Let $f: (x,y) \mapsto (p,q)$ be a $\mathbb{C}$-algebra endomorphism of $\mathbb{C}(x,y)$ satisfying the following two conditions:

(i) $\operatorname{Jac}(p,q):=p_xq_y-p_yq_x \in \mathbb{C}-\{0\}$.

(Generally, $\operatorname{Jac}(p,q) \in \mathbb{C}(x,y)$).

(ii) One of $\{p,q\}$ can be written as $\frac{u}{v}$, where $u,v \in \mathbb{C}[x,y]$, $\gcd(u,v)=1$ and (exactly) one of $\{u,v\}$ is a multiple of $y$.

(Edit: The original condition (ii) was slightly different and unclear).

Question: Is such $f$ necessarily an automorphism of $\mathbb{C}(x,y)$?

Examples: $f: (x,y) \mapsto (xy^2,\frac{1}{y})$. We have, $\operatorname{Jac}(xy^2,\frac{1}{y})=-1$. It is clear that $f$ is an automorphism of $\mathbb{C}(x,y)$ (obviously, $x$ and $y$ are in the image of $f$).

$g: (x,y) \mapsto (x^2,y^2)$ is not an automorphism of $\mathbb{C}(x,y)$, but this does not contradict a positive answer to my question, since $g$ satisfies condition (ii) but does not satisfy condition (i).

Motivation: If we replace $\mathbb{C}(x,y)$ by $\mathbb{C}[x,y]$, then by a known result concerning the Newton polygon we obtain that such $f$ is an automorphism of $\mathbb{C}[x,y]$.

The known result can be found, for example, in Essen's book Proposition 10.2.6, in Cheng-Wang's paper Lemma 1.14, Nowicki-Nakai's paper Proposition 2.1 and Nagata's paper.

Remark: I suspect that the answer to my above question is yes, but I am not sure if the proof for $\mathbb{C}[x,y]$ can be adjusted to $\mathbb{C}(x,y)$.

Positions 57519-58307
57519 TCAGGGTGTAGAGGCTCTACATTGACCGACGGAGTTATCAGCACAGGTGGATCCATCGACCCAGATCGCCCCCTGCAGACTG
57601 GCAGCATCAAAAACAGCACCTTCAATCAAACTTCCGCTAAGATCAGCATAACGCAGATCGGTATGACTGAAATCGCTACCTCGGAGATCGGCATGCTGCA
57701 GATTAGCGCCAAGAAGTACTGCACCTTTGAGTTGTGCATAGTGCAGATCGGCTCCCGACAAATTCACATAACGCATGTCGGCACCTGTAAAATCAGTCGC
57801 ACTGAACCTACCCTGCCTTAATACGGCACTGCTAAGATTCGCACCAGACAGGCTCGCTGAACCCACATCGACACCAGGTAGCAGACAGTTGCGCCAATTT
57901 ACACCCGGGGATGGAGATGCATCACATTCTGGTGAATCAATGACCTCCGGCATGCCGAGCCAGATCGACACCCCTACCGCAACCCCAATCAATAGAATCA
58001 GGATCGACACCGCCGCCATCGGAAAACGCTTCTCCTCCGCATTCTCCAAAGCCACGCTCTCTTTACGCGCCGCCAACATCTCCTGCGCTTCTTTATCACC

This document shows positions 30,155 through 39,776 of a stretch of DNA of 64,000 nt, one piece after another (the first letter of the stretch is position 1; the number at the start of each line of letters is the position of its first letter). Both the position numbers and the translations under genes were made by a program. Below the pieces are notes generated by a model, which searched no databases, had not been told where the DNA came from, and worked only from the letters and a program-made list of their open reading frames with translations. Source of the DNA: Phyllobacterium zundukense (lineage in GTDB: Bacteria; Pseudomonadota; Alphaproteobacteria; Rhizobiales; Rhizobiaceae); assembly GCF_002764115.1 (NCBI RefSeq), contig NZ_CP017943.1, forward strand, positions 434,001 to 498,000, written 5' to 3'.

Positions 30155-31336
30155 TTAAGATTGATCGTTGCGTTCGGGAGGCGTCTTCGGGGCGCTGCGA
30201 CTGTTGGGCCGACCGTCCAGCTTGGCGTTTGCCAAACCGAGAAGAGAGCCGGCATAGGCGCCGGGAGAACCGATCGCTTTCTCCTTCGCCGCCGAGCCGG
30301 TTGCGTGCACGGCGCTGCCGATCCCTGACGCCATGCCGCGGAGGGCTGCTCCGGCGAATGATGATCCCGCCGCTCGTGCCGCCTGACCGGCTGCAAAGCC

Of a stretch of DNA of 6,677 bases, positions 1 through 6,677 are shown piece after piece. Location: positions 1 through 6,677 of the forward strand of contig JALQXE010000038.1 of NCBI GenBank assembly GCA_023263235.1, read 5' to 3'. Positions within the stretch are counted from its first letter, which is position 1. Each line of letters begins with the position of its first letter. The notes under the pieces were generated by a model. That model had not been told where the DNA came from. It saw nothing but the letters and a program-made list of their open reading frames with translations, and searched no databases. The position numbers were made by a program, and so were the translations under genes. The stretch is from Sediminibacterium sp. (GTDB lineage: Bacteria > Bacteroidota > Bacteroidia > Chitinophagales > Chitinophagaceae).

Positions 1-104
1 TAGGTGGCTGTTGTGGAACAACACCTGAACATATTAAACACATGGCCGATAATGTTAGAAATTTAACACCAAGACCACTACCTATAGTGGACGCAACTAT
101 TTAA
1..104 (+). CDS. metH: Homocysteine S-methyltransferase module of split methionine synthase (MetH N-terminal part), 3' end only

Thank you very much!

  • $\begingroup$ In (ii), what kind of multiple? I read $\mathbb C(x, y)$ as the fraction field of $\mathbb C[x, y]$, in which case every element is a multiple of $y$ and of $1/y$. $\endgroup$ – LSpice May 18 at 1:33
  • $\begingroup$ @LSpice, interesting comment, thank you! What I had in mind is as follows: Given the involution $\beta: (x,y) \mapsto (x,-y)$ (on $\mathbb{C}[x,y]$ extended to $\mathbb{C}(x,y)$), according to math.stackexchange.com/questions/3569468/… if $s \in \mathbb{C}(x,y)$ is symmetric w.r.t. $\beta$ then we can find symmetric $a,b \in \mathbb{C}[x,y]$ such that $s=\frac{a}{b}$. $\endgroup$ – user237522 May 18 at 4:09
  • $\begingroup$ Similarly, if $k \in \mathbb{C}(x,y)$ is skew-symmetric w.r.t. $\beta$ then we can find symmetric $c \in \mathbb{C}[x,y]$ and skew-symmetric $d \in \mathbb{C}[x,y]$ such that $k=\frac{c}{d}$ or $k=\frac{d}{c}$. (for example $k=\frac{1}{y}=\frac{y}{y^2}$). Now, I am interested in a $\mathbb{C}$-algebra endomorphism $f: (x,y) \mapsto (p,q)$ of $\mathbb{C}(x,y)$ such that (i) is satisfied, $p$ is symmetric and $q$ is skew-symmetric. From $q$ skew-symmetric I imposed condition (ii). $\endgroup$ – user237522 May 18 at 4:15
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    $\begingroup$ Probably a better version of (ii) is as follows: One of $\{p,q\}$ can be written as $\frac{u}{v}$, where: $u,v \in \mathbb{C}[x,y]$, $\gcd(u,v)=1$ and (exactly) one of $\{u,v\}$ is a multiple of $y$. $\endgroup$ – user237522 May 18 at 4:25

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